To Be an Adorable Species: Mythos Interviews Anne Boyer
A beautiful interview with Anne Boyer is up at the womanhood-oriented, "ideologically rigorous" online magazine Mythos. Editor-in-Chief Sophia Richards conducted the interview over Skype in early March. Her questions encourage discussion around girlhood, "sexual melodrama," exhaustion and survival, reproductive labor, collective action, the alienation of technology, love, and Boyer's own life. To excerpt:
SOPHIA: Do you want to speak about the violence and unnaturalness of romantic love under capitalism?
ANNE: One of the things that happens in a world in which we are so alienated and atomized is that romantic love can seem like it might be a little communism of two. It's feels the place where you might have this opening into the possibilities of an unalienated healing, of true feeling. But this thing that feels so good also becomes the thing that causes women to spend thirty years doing the dishes after work instead of writing a great symphony, and this thing that feels so good can also lead to the deaths of women at the hands of their partners, or a deadening of life in general.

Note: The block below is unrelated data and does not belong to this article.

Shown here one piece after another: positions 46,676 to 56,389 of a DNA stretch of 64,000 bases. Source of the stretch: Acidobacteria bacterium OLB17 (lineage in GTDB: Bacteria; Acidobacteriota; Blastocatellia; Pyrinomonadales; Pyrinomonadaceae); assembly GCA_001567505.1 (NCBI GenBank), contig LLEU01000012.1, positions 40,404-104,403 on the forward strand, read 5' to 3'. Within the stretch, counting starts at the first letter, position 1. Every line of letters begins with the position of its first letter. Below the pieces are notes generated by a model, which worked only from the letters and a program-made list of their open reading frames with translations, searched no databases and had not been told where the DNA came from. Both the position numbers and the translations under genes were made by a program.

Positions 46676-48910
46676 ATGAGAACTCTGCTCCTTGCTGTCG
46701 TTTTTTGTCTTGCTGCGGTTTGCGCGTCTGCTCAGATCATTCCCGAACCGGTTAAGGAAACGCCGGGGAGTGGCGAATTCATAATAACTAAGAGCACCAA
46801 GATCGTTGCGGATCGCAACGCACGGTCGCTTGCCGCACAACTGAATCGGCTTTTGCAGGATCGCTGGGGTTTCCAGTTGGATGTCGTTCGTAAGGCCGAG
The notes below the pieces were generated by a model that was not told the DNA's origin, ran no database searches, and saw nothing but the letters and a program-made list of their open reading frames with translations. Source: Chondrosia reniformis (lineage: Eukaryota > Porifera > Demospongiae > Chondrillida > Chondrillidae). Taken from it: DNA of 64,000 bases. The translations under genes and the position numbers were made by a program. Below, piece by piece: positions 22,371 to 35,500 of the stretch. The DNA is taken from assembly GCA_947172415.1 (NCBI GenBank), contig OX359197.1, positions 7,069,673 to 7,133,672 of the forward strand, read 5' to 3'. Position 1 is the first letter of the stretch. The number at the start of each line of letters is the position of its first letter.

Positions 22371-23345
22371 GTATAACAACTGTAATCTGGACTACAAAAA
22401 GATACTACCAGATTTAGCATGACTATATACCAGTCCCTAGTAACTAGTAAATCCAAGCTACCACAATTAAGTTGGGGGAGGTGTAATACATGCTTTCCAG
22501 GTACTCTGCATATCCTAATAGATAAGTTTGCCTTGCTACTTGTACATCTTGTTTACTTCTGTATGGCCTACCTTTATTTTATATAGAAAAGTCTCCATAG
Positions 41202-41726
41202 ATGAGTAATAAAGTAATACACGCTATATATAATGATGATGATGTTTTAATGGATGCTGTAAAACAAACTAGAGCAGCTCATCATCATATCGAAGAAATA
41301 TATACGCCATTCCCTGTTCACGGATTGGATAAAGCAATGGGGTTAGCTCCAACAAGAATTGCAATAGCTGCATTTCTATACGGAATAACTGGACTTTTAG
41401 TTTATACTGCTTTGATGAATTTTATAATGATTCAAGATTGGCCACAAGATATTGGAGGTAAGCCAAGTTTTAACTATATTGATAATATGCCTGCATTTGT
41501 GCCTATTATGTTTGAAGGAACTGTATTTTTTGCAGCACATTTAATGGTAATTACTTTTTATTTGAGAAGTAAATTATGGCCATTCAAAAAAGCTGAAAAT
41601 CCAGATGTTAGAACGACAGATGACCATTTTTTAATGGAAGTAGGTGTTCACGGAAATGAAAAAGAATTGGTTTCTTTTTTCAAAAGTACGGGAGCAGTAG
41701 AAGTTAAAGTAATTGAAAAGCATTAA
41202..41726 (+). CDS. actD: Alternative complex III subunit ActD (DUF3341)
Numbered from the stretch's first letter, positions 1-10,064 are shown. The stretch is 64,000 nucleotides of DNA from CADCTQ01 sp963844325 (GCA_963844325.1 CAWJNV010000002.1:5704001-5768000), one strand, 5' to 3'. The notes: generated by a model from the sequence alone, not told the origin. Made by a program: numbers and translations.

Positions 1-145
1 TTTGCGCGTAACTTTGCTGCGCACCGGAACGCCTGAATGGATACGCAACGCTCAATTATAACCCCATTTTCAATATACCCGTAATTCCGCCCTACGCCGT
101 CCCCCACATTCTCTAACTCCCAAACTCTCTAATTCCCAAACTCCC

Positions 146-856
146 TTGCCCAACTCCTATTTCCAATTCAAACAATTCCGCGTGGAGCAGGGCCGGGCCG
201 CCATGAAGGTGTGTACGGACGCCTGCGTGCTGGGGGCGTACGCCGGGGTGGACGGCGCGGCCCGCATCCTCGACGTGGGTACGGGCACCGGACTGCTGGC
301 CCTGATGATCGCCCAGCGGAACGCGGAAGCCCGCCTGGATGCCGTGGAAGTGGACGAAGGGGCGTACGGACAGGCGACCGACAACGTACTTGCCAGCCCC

I then want to understand how love, which is the most beautiful thing, is also the most potentially terrible thing. And one of the hopes I have about changing the world is that we must change it for the sake of love, if not for love’s rescue, maybe just for love’s arrival. Think about all the possibilities of love that could happen if everything were organized in a way that made life more bearable, in which people have most of what we need. And think, too, of the possibilities of poetry under better conditions. I want to be able to feel the love that could finally be liberated when the world is arranged for the benefit for the world, to read its literature, to see what happens to our species when we are not in this fucked up capitalist world.
So my misamory, my hatred of romantic love, is in all honesty my complete and utter devotion to romantic love, the kind of love that will finally arrive at its real possibility. I love love the most, therefore now hold it to the highest standards. I no longer want love to be a site of violence or a site of extracted labor, and it should never make anyone ever again as sad as Mary J. Blige on the My Life album.